Topical Gel for Bacterial Skin Infections Could Be 'Spot On'

Florida researchers reported that equine bacterial skin infections could be effectively treated with a topical "spot-on" gel instead of the traditional labor-intensive shampoos and long-term oral antibiotics.

Bacterial skin infections are common in clinical practice. They can cause itchiness, pain, hair loss, crusting, and scaling, often necessitating time off from work or riding to heal.

According to the study authors, long-term oral antibiotics for these infections can cause bone marrow suppression and colitis (inflammation of the large bowel). Shampoos are another option, but because their use can be time-consuming, owner compliance is poor.

Topical "spot-on" medications for bacterial infections are, therefore, desirable because a high concentration of medication can be applied directly to the infected area.

Since currently available spot-on medications are expensive and trap dirt, an alternative product that's well-tolerated by horses and efficacious would benefit affected animals.

Twenty horses with clinical and microscopic evidence of bacterial skin infections due to either staphylococcal or fungal infections were randomly divided into two groups. One group was treated with the spot-on medicated gel containing 0.4% stannous fluoride, while the second group was treated with a placebo product for 28 days. All owners and study investigators were blinded to the treatments.

Results revealed that none of the horses in the treatment group required additional therapy at the end of the 28 days, whereas four of the 10 horses in the placebo group required oral antibiotics to treat the persistent infections.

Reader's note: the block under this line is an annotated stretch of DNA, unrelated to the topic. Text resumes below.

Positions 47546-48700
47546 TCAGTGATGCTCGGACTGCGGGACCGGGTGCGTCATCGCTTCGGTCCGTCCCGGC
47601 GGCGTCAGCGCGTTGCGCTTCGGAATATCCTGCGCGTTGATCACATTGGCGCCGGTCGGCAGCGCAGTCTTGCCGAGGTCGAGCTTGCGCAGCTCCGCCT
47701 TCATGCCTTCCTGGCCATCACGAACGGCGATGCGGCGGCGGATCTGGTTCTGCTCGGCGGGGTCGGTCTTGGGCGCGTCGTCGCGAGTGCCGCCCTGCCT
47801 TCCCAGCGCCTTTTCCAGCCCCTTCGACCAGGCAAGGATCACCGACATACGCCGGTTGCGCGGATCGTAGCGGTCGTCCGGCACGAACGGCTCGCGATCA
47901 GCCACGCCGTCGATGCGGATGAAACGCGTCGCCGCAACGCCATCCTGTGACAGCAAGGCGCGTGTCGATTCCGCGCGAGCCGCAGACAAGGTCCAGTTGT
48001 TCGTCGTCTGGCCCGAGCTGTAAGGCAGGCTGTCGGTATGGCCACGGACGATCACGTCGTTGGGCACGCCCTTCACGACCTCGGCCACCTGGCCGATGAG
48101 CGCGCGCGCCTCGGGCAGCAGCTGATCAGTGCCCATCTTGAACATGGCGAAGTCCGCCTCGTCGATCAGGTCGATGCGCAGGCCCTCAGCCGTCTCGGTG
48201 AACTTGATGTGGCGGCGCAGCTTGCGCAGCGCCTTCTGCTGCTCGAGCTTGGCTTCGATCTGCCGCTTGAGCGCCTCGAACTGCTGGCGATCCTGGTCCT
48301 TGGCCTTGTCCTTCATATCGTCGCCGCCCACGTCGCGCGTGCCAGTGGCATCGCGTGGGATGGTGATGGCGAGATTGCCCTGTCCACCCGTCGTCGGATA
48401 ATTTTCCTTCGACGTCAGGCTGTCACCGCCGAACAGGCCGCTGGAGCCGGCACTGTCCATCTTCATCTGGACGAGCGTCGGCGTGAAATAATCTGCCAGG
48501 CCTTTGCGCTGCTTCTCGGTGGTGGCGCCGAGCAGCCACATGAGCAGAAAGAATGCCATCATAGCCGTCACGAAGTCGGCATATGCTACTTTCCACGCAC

No adverse events were noted in any of the 20 horses, as reported by the owners.

Empire Pharmaceuticals Inc., the manufacturer of MedEquine Gel, funded this project.

The study, "Investigation on the clinical efficacy and tolerability of a 0.4% topical stannous fluoride preparation (MedEquine Gel) for the treatment of bacterial skin infections in horses: a prospective, randomized, double-blinded, placebo-controlled clinical trial," was published in the December 2007 edition of Veterinary Dermatology. Authors were Rosanna Marsella, DVM, Dipl. ACVD, and Lisa Akucewich, DVM.

About the Author

Stacey Oke, DVM, MSc

Stacey Oke, MSc, DVM, is a practicing veterinarian and freelance medical writer and editor. She is interested in both large and small animals, as well as complementary and alternative medicine. Since 2005, she's worked as a research consultant for nutritional supplement companies, assisted physicians and veterinarians in publishing research articles and textbooks, and written for a number of educational magazines and websites.

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